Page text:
3 Factors to Consider When Evaluating SNF Speech Therapy Service

Historically, Speech Therapy has jokingly been referred to as the “red headed step-child” of rehab.  My apologies to our friends who just happen to have red hair. With the advent of PDPM and the new role of Speech, Owners and Operators of Skilled Nursing Facilities are evaluating their speech therapy delivery.  In order to do so properly, let’s ponder these important aspects:

1. Case Load – What is a typical case load for a speechtherapist?  You’d be surprised how many ownersand operators never considered this question. Maybe because finding speech is often challenging, they were happy justto have someone to care for the speech needs of the patients. SNFs now needexpert insight over:

  • Typical speech case load
  • Distribution of patient conditions on case load (dysphagia, speech language deficits, cognitive impairment)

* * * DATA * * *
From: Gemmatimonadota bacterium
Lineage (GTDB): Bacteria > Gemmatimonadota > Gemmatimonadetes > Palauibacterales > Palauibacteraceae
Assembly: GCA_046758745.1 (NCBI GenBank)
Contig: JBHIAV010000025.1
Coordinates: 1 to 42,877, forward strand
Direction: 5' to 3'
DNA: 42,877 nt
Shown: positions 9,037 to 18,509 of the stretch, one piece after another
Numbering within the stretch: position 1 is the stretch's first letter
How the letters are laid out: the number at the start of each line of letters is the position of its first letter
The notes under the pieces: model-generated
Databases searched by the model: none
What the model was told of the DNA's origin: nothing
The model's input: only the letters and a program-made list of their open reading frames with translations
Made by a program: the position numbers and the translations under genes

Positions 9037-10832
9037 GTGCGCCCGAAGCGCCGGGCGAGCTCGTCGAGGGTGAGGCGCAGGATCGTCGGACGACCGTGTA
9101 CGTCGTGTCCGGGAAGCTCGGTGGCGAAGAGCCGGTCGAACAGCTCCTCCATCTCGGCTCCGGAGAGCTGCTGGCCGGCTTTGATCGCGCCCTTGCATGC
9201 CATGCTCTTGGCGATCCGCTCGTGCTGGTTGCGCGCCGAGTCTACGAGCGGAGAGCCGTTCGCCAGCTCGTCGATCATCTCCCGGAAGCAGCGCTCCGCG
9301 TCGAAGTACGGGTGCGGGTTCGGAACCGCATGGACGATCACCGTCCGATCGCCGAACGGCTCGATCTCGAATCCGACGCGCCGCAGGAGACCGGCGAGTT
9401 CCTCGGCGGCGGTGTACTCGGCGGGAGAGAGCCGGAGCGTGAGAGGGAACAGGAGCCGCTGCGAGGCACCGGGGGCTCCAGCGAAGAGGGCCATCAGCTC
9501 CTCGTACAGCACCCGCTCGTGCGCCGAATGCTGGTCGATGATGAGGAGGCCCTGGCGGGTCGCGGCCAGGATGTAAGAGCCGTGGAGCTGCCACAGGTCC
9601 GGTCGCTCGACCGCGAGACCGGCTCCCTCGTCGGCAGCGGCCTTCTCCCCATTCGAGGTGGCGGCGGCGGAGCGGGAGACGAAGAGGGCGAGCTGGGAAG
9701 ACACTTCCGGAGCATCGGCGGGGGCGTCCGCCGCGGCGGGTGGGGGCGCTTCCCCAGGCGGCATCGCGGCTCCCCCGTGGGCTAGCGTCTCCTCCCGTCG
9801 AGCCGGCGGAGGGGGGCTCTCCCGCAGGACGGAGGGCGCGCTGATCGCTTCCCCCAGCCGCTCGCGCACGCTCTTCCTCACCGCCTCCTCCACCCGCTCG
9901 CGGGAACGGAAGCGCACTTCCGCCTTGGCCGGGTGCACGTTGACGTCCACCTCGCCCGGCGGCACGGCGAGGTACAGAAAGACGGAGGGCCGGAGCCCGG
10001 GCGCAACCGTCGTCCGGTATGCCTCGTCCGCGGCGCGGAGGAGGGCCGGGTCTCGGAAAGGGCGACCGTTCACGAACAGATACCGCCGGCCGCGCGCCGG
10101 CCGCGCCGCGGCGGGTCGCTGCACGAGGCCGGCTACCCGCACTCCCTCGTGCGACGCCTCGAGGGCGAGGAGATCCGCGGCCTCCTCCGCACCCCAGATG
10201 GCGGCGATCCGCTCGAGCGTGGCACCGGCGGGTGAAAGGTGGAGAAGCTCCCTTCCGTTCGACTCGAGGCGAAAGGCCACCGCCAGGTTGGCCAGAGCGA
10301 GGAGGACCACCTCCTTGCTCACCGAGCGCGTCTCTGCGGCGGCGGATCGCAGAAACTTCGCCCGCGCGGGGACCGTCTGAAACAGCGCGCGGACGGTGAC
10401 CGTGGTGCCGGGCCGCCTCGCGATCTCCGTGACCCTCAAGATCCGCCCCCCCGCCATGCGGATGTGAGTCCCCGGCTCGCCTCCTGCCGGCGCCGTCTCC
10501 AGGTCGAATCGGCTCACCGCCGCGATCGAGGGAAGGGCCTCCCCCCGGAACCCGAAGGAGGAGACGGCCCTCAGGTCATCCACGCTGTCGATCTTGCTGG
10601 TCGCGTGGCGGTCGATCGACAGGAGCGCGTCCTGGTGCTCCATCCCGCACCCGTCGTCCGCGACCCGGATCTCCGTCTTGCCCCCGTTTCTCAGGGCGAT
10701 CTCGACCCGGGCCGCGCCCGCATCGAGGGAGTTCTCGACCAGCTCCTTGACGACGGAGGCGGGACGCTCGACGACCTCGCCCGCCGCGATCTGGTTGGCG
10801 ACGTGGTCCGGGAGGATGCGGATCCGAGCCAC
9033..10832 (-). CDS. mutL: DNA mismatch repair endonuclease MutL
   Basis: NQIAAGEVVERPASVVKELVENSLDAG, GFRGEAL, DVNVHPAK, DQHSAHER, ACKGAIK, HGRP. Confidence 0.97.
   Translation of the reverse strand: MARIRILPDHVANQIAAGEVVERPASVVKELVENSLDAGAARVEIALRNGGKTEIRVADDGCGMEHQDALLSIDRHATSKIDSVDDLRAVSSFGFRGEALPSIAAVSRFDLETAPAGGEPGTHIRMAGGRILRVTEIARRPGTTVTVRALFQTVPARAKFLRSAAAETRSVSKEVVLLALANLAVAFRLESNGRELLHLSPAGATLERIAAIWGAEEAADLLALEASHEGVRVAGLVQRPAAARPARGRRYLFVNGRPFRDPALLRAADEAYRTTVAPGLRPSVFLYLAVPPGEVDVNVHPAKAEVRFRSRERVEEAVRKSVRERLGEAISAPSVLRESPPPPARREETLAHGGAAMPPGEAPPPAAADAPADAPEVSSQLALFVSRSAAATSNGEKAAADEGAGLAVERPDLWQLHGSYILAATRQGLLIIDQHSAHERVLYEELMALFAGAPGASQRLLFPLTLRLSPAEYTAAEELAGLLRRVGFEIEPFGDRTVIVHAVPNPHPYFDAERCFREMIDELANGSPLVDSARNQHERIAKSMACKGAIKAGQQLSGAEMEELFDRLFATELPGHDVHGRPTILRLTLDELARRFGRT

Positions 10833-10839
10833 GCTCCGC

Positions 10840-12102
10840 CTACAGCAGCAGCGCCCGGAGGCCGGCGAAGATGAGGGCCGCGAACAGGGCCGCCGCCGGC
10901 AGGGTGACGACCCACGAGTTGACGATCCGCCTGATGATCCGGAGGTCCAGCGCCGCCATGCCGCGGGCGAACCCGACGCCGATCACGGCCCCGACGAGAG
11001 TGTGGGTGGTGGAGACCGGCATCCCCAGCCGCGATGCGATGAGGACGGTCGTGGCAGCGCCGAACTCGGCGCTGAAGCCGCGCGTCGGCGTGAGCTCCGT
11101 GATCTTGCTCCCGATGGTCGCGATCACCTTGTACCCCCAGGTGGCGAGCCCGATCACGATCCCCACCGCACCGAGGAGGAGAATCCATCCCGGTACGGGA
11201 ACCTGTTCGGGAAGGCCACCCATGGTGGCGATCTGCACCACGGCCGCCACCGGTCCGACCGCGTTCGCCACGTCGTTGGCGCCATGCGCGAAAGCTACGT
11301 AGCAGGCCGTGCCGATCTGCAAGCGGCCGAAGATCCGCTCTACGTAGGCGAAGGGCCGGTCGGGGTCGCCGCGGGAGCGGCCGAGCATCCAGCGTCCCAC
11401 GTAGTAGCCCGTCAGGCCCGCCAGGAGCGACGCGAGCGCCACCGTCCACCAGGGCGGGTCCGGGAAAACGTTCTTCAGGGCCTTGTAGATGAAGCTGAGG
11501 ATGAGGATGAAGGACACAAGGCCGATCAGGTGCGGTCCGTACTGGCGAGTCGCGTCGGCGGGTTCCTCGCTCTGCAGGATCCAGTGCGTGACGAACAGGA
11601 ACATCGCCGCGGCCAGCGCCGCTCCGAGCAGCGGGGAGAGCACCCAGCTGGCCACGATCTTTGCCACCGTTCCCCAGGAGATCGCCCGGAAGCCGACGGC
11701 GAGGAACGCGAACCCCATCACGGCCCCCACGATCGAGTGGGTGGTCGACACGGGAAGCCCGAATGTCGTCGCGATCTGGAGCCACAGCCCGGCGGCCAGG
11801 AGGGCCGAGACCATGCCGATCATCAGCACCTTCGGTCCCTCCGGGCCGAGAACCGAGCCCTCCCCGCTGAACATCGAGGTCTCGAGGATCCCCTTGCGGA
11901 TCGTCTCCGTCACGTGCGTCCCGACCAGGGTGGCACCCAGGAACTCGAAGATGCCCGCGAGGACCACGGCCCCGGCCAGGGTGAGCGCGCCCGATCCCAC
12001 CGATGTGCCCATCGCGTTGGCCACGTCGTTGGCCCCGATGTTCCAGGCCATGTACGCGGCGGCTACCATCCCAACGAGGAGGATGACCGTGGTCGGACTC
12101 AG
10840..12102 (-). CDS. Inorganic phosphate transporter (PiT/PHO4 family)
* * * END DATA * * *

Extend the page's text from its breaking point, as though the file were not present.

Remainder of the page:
• Duration of treatment for both short-term and long-term patients

2. Part B / Case Mix - Does Speech generating Part B revenueon a monthly basis for your SNF?  A greatspeech department should excel in caring for the long-term care population. Therefore,they should generate Part B revenue and for those in case mix states, make ameaningful contribution to CMI. 

3. Backup and Coverage -   What happens when your “regular” SLP is sick,on leave, or on vacation?  Is itdifficult to arrange coverage? Is it a royal pain? If you are lucky enough tohave an SLP to help cover, is that person productive, efficient, and passionateabout treating in a medical setting?  Bringingin a temp or a traveler can fill a need, but at a hefty price tag.

Want to take a deeper dive into these issues related to your SNF?  We here at Language Fundamentals offer a Speech Department Utilization Analysis and would be glad to perform one for you.  We’d be glad to help.

Message me directly or contact us in the comment box below.